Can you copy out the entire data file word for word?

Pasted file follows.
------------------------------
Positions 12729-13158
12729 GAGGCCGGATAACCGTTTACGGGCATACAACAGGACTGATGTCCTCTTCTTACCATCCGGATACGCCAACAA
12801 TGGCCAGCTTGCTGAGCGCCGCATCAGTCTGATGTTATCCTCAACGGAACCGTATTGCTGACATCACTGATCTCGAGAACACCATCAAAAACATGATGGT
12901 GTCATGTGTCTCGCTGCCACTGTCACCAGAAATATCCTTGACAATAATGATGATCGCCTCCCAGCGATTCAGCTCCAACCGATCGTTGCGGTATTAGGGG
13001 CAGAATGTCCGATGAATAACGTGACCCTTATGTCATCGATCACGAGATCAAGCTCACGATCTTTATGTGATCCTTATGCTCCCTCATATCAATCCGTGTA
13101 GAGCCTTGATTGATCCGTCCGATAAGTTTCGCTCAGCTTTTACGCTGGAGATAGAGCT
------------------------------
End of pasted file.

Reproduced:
Positions 12729-13158
12729 GAGGCCGGATAACCGTTTACGGGCATACAACAGGACTGATGTCCTCTTCTTACCATCCGGATACGCCAACAA
12801 TGGCCAGCTTGCTGAGCGCCGCATCAGTCTGATGTTATCCTCAACGGAACCGTATTGCTGACATCACTGATCTCGAGAACACCATCAAAAACATGATGGT
12901 GTCATGTGTCTCGCTGCCACTGTCACCAGAAATATCCTTGACAATAATGATGATCGCCTCCCAGCGATTCAGCTCCAACCGATCGTTGCGGTATTAGGGG
13001 CAGAATGTCCGATGAATAACGTGACCCTTATGTCATCGATCACGAGATCAAGCTCACGATCTTTATGTGATCCTTATGCTCCCTCATATCAATCCGTGTA
13101 GAGCCTTGATTGATCCGTCCGATAAGTTTCGCTCAGCTTTTACGCTGGAGATAGAGCT